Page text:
The last few leaves on Ruby's cottonwood.

#amwriting Update: Finished!

The last few leaves on Ruby's cottonwood. The last few leaves cling to the branches of Ruby’s cottonwood behind Treehouse. They were still green last time I thought I was finished with this manuscript.

#amwriting update: When I last wrote about my progress on the new memoir, I was close to finishing a major revision. I figured I’d be done by the end of the week.

Wrong. When I got to the last page of the story I call Bless the Birds, I knew I needed to read the whole manuscript one more time before I sent it off.

Only first I needed to prepare for the Women Writing the West Conference.

The sacred datura along the Treehouse retaining wall were just opening when I got home from the conference. The sacred datura blooming along the retaining wall when I got home.

I got home from the conference Sunday evening just as the datura flowers were opening for the night; Monday morning I woke eager to begin reading.

After yoga and breakfast, I opened the file and began, making small changes here and there, smoothing out rough places so the story would really shine. I got so absorbed that I forgot everything else until my belly politely reminded me that it was past two o’clock and lunch would be welcome….

I made myself a salad with some of the last speckled “troutback” lettuce from my front-deck container kitchen garden, added sun-ripened Stupice tomatoes from the same, plus local cheese and not-local organic avocado.

The troutback lettuce that went into my salad (thanks to Renee's Garden Seeds!). The troutback lettuce that went into my salad (thanks to Renee’s Garden Seeds!).

And then continued to read as I ate, the laptop open on the kitchen island next to my lunch.

I came up for air after working through six chapters. It was past four o’clock and time to stop before my brain quit reading critically.

I took my daily walk to the Post Office across town; back at home, I changed into my running togs and set off on my twice-weekly run.

Tuesday I got up and did the same thing (without the run), reading my way steadily through the manuscript, changing a word here or there, refining a sentence, subtracting a bit that seemed unnecessary, adding something I had forgotten. I worked until late afternoon again, making it through another six chapters.

Wednesday I read 8 chapters, which took me to Chapter 20. (There are 34 chapters in total.) Thursday I made it through another seven.

While I was immersed in the story, the milkweed seeds began to float away.... While I was immersed in the story, the milkweed seeds began to float away….

Friday I had a morning conference call and a one o’clock meeting, so I wasn’t sure I’d have any reading time. But I dove in after the meeting, and by the time I headed out on my Friday evening run, I only had three chapters left to read.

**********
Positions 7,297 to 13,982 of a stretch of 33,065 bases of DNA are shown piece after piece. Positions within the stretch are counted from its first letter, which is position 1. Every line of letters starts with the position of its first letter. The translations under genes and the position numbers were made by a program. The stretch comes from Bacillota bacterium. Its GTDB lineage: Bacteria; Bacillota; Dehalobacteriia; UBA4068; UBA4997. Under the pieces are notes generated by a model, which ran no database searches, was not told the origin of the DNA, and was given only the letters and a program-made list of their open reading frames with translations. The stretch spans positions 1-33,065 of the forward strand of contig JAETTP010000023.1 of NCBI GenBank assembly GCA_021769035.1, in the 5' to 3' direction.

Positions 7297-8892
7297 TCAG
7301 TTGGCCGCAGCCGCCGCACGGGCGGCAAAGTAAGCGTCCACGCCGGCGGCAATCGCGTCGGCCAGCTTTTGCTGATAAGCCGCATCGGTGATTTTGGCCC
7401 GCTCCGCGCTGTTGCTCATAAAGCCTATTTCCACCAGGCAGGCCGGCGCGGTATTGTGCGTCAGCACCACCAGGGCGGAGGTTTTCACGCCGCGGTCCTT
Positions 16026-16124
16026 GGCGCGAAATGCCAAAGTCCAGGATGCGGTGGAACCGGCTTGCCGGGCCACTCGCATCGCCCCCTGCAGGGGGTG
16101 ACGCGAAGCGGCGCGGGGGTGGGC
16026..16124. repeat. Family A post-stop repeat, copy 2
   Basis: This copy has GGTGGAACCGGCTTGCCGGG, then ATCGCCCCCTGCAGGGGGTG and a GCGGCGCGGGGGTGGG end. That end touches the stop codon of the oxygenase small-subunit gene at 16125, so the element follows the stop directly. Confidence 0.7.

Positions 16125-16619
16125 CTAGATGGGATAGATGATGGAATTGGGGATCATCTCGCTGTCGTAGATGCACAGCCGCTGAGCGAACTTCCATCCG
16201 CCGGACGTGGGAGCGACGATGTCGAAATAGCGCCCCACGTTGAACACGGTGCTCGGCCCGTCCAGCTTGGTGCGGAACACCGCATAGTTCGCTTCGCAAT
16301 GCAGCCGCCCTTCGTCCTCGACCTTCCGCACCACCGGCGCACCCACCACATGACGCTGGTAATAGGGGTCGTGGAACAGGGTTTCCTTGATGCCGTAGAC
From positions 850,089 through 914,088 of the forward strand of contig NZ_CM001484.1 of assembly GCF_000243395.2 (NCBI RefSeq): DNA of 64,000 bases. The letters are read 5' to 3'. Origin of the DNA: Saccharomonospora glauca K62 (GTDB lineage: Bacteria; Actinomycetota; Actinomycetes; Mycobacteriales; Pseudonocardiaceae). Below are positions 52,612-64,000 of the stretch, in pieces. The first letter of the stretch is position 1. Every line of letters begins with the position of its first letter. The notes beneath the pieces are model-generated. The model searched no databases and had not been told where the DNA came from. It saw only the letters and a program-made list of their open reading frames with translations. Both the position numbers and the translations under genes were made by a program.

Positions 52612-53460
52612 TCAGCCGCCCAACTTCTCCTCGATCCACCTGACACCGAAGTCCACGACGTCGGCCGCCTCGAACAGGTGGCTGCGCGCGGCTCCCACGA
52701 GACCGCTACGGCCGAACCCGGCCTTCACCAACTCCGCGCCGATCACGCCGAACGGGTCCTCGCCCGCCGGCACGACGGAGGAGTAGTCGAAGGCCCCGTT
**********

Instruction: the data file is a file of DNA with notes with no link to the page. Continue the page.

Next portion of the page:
“I’ll finish those on Saturday morning,” I said to myself. Only somewhere in mile three of my run, when my body was tired enough that my mind quit its chatter, I thought of something I had forgotten to say, a loose thread I needed to weave into the narrative.

When I got home, I opened the file, wove in that thread, and then continued reading, beginning with the end of the chapter I had finished earlier in the day–I find it helps to start a few pages before where I quit reading  to get myself back into the story.

I read through dinner, sitting at the kitchen island with the laptop open, and then washed dishes, made my evening tea, and took my laptop and tea to the couch and continued reading. I read the last page through tears at eight o-three that night.

Indian ricegrass in my front-yard mountain prairie. Richard’s favorite grass, Indian ricegrass, in my front-yard mountain prairie.

I almost hit the “send” button right then. Only my inner writer said, “No, read the new bits over one last time tomorrow morning. And then see if it feels done.”

I did, and made a few more changes.

I woke this morning thinking I had left something out early in the story. When I opened the file and looked, the bit I thought I had forgotten was already there. I remembered another little detail, looked for it, and lo and behold! It was there too.

That’s when I knew I was done. When I start fussing about things I’ve already included, it’s time to let the manuscript go.

Tomorrow morning, I’ll send off Bless the Birds. May the story I wrote with heart outstretched as if it were my hand at last be on the road to finding a publisher and its audience.

Treehouse at sunset tonight. Treehouse at sunset tonight, just before I started writing this post.